Saturday, January 30, 2016


One of the big topic areas on the new AQA English Language AS level (and the A level) is Language Diversity, in which we look at how language varies from person to person and place to place. Much of the work done on this topic has focused on spoken language - accents and dialects, for example - but language can vary in written and electronic forms too.

Twitter has proved a really useful way of both producing and collecting this kind of data and more is explained in an article looking at the work of Brice Russ at Ohio University, who examined the language in some 400,000 tweets, looking initially for how people in different parts of the USA used either soda or pop to describe fizzy drinks.

Gabriel Doyle explains some of the ways in which Twitter can be used to chart change in language and how changes in language spread in this lecture clip.

Rachael Tatman, blogging from the Northwest Linguistics Conference in April of 2015, also noted how Twitter cold be used to identify not just lexical but phonological differences in how people used Twitter: in other words, the ways in which people used different spellings on Twitter to represent the ways they spoke with an accent:

Ok, so people will sometimes spell things differently on Twitter based on their spoken language dialect. What’s the big deal? Well, for linguists this is pretty exciting. There’s a lot of language data available on Twitter and my research suggests that we can use it to look at variation in sound patterns.

So, how is this relevant to those us doing English Language at A level? Here's the plan...

With #TwitterTwang we'll try to gather data from UK A level students using Twitter and a few helpful teachers. Over a 3-4 week period before the end of the Spring term, we'll identify a handful of ways in which data can be elicited in similar ways from students in different places and ask each group of students to hashtag their tweets with #TwitterTwang and a number to indicate where they're from (Essex as 1, Leicester as 2, Hackney as 3, Southport as 4, East Norfolk as 5 etc.). We can then make use of the data collected to see if there are patterns in regional dialect and/or accent apparent in the tweets.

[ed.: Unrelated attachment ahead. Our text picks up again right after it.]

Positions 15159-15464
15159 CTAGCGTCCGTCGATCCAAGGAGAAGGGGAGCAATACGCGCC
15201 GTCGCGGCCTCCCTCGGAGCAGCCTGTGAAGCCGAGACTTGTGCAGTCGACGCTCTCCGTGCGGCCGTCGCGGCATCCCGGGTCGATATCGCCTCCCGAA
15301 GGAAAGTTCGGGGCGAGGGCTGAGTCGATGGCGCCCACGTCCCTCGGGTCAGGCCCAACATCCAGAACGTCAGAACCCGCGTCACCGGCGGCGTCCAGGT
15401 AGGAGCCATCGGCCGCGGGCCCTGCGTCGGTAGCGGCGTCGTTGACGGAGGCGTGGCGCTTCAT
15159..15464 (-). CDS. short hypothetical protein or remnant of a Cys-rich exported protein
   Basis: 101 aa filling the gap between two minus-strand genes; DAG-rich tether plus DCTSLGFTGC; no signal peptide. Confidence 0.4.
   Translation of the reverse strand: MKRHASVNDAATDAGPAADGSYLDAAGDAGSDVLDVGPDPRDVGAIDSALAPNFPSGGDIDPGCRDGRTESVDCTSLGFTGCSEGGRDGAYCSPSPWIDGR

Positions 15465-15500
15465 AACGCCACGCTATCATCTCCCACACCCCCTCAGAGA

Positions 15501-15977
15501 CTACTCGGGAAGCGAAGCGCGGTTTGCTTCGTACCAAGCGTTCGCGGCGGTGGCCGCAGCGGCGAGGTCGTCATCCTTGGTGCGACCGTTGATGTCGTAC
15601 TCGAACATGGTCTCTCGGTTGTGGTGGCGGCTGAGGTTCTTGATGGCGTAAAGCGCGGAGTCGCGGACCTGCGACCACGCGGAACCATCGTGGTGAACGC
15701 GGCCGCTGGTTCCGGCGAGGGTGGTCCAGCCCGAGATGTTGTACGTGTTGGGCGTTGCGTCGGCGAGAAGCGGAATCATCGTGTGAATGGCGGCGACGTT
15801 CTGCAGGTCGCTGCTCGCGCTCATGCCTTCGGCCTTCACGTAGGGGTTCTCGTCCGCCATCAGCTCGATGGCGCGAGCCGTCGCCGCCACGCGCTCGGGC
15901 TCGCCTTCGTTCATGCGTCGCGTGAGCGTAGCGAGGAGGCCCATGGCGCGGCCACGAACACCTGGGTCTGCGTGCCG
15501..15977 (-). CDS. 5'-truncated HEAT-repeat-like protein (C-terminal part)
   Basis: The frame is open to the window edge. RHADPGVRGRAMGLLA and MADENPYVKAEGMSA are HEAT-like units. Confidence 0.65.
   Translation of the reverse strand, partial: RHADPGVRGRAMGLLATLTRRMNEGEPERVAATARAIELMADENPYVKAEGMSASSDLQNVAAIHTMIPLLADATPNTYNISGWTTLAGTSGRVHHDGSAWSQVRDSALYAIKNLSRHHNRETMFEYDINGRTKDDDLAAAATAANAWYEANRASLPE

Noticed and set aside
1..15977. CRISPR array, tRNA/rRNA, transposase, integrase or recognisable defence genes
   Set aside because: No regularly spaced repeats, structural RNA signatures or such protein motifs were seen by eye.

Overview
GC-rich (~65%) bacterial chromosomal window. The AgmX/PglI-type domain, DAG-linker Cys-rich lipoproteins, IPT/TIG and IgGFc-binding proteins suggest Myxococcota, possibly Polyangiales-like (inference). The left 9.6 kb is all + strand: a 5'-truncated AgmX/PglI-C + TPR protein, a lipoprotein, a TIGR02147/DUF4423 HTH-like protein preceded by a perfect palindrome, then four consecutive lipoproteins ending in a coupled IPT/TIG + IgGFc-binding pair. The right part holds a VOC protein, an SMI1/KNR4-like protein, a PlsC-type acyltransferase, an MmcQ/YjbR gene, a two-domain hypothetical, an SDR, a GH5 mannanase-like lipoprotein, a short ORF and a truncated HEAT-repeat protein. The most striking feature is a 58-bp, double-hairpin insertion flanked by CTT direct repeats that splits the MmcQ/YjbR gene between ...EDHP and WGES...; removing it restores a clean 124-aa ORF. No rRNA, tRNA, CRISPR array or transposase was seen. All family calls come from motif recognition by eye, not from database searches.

I'm still thinking about different elicitation techniques and open to ideas (so please tweet me @EngLangBlog) if you have good ideas or think mine are rubbish, but here's the tentative plan:

  • a post-lunch tweet to describe what each student has had for lunch
  • a Gogglebox-style tweet/series of tweets about a programme that everyone agrees to either watch at a given time or on catch-up (e.g. Britain's Got Talent, The Voice, Take Me Out etc.)
  • a tweet about a picture/photo that we can all agree on an share
If we can agree on exactly which of these (or all?) to use, we'll have something to start with. We then need to identify a time to get this started. One of the best things about using Twitter for this is that we don't necessarily have to deal with the data as it comes in but can catalogue it using the different hashtags and save it for later. We could even use it for different things (language change, gender, individual tweeting styles) as the course goes on, or use it to compare with data in future years to see if language styles change.

Anyway, that's a start, I hope. If we could work out a plan in more detail through @EngLangBlog that would be great.

Getting the Word Out 2022

WOTY (Word of the Year) Season is in full swing and the lists from the various dictionaries and organisations who produce them, along with t...